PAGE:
Greeneville, is nestled in to the hills of East Tennessee, just a few miles from the mountainous North Carolina border. Let us tell you, Greeneville is a history lovers treasure trove. The historic downtown is rich with sights and structures whose significance cover numerous time periods.
We recommend starting your visit to town by parking your car at the Dickson-Williams Mansion, at 108 North Irish Street. The Mansion is home to two Trails signs which are just enough to scratch the surface of the history of this site. Once you’ve gotten an introduction to the site, we suggest taking a tour of the restored home to learn the long history of this home from the 19th century through today. With your first stop complete, it is time to take a stroll through downtown and find a bite to eat at an excellent town landmark.
When we asked locals for a good spot for a quick lunch, the overwhelming recommendation was for The Tannery Downtown, over on E. Depot Street. The restaurant is located in a historic tannery, dating back to the early 20th or late 19th century. We had lunch here with members of the local historical society, who remembered going into the tannery when it functioned as a leather goods store. The restaurant is an excellent place to stop for a quick bite with great local atmosphere. After a quick bite to eat surrounded by locals, take a short walk around the corner and a two quick blocks up College Street to a spot that our team discovered completely by accident and were immediately intrigued by.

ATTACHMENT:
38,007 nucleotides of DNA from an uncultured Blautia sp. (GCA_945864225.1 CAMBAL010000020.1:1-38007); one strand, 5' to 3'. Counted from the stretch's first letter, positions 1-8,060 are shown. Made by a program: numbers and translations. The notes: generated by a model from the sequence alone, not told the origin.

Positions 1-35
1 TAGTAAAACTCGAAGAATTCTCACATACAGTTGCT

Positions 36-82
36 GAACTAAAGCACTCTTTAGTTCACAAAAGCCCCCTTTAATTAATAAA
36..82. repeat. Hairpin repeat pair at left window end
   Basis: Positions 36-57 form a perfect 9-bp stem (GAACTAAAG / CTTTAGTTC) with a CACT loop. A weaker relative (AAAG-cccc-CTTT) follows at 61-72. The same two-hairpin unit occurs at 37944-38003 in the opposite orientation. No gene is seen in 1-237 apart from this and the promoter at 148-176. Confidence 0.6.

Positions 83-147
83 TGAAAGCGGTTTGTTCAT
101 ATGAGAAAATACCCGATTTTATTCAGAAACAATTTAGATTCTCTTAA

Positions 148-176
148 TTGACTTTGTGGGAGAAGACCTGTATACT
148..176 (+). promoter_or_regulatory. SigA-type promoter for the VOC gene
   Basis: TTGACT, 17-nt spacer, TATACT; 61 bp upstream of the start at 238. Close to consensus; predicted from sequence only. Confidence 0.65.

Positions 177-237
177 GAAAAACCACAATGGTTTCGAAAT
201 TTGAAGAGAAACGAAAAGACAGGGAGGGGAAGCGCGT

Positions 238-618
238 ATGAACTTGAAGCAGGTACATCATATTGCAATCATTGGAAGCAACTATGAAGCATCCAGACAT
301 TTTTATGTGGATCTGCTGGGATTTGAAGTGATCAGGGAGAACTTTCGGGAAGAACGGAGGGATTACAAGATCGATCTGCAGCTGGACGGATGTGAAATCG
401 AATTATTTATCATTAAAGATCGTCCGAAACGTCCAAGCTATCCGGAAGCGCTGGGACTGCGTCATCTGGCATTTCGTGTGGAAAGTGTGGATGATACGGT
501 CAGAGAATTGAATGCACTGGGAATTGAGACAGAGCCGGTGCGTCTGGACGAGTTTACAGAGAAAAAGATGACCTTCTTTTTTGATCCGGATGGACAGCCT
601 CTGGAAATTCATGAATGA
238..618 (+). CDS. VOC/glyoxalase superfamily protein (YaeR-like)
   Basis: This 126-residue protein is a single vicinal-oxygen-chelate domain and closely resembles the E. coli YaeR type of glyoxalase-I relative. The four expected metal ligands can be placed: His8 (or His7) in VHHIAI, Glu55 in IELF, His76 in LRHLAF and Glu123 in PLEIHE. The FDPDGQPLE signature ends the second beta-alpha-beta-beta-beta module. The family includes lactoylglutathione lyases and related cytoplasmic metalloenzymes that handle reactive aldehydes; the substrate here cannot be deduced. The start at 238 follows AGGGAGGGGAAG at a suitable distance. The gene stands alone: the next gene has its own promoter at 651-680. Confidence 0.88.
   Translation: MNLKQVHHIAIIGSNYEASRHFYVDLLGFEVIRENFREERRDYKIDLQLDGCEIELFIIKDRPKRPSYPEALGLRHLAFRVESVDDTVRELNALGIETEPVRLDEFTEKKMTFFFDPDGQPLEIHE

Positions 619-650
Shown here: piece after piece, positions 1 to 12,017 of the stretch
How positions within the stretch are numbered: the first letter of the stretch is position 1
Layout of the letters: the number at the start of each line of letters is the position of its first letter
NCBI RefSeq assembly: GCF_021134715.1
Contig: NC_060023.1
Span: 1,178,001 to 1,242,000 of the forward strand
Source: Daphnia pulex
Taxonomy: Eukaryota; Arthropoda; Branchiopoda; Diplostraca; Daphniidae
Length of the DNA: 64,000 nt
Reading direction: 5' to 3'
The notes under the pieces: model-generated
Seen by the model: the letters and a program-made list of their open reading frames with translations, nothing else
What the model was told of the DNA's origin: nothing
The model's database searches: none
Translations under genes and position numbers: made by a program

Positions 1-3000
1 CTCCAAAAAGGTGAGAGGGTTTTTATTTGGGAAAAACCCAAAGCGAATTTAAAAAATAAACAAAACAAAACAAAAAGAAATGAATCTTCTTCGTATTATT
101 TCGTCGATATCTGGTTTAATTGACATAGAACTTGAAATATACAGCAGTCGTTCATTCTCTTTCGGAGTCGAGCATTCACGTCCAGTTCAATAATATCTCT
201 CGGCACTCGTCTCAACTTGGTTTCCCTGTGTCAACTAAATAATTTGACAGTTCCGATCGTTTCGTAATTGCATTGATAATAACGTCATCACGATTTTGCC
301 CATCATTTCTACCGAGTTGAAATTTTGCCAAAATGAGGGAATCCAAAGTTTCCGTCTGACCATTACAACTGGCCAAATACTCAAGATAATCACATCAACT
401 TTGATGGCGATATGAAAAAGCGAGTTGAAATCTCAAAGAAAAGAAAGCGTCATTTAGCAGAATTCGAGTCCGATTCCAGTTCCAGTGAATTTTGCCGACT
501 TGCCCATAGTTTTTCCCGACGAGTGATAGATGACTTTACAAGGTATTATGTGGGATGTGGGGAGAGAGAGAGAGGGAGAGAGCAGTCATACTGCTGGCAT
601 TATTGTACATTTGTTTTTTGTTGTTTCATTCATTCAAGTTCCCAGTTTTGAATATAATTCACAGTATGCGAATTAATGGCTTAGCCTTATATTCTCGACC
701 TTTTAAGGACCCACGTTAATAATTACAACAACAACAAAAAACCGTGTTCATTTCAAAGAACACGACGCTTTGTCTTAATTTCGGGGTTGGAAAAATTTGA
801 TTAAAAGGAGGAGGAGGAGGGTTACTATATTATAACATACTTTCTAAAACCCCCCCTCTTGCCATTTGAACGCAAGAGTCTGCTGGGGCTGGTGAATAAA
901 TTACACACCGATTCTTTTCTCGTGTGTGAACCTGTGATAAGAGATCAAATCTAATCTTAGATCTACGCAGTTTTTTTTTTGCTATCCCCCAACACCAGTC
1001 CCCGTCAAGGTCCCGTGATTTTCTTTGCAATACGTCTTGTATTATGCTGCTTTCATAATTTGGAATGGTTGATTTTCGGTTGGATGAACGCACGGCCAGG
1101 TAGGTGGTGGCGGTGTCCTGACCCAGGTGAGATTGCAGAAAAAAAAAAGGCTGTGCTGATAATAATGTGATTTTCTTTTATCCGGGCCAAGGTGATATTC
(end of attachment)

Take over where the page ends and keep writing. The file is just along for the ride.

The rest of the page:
Located across the street from the police department, this historic marker and recreated building tell the story of Greenville’s role as the Capital of the short lived State of Franklin. This site was a surprise for us and well worth the visit. Once you’ve taken in the site, its time to head across town to one final Trails site.
The final Trails site in town is over on West Depot Street, at the old railroad depot. This site was witness to the aftermath of Unionist efforts to destroy railroad bridges all over eastern Tennessee. The sign here details what happened to those who were caught in connection to the burnings. With all of the Trails sites now complete, we encourage you to take your time exploring everything Greeneville has to offer. We hope that you find this place as charming as we did.
Let us help you travel like a local. Take a look at our maps, and don’t hesitate to ask for our recommendations for good eats, drinks, and lesser known spots along the way. Follow #civilwartrails and create some history of your own.